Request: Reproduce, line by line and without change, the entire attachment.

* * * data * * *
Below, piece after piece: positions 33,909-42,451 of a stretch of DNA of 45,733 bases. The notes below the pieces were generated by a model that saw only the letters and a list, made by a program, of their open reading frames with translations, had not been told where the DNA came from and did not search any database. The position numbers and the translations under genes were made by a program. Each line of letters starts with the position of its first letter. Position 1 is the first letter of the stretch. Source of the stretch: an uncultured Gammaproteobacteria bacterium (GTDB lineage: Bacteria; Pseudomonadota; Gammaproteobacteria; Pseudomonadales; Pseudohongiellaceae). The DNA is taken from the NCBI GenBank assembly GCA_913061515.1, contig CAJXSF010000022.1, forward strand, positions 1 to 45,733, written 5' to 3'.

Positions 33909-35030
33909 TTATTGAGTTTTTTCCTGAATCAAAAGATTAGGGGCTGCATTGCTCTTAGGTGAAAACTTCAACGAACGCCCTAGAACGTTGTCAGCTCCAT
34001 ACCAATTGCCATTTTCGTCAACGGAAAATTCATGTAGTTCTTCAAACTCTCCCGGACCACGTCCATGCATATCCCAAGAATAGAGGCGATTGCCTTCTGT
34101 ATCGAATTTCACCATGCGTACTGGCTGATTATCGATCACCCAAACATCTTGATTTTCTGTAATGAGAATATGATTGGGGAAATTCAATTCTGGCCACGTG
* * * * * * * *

Below, piece after piece: positions 33,909-42,451 of a stretch of DNA of 45,733 bases. The notes below the pieces were generated by a model that saw only the letters and a list, made by a program, of their open reading frames with translations, had not been told where the DNA came from and did not search any database. The position numbers and the translations under genes were made by a program. Each line of letters starts with the position of its first letter. Position 1 is the first letter of the stretch. Source of the stretch: an uncultured Gammaproteobacteria bacterium (GTDB lineage: Bacteria; Pseudomonadota; Gammaproteobacteria; Pseudomonadales; Pseudohongiellaceae). The DNA is taken from the NCBI GenBank assembly GCA_913061515.1, contig CAJXSF010000022.1, forward strand, positions 1 to 45,733, written 5' to 3'.

Positions 33909-35030
33909 TTATTGAGTTTTTTCCTGAATCAAAAGATTAGGGGCTGCATTGCTCTTAGGTGAAAACTTCAACGAACGCCCTAGAACGTTGTCAGCTCCAT
34001 ACCAATTGCCATTTTCGTCAACGGAAAATTCATGTAGTTCTTCAAACTCTCCCGGACCACGTCCATGCATATCCCAAGAATAGAGGCGATTGCCTTCTGT
34101 ATCGAATTTCACCATGCGTACTGGCTGATTATCGATCACCCAAACATCTTGATTTTCTGTAATGAGAATATGATTGGGGAAATTCAATTCTGGCCACGTG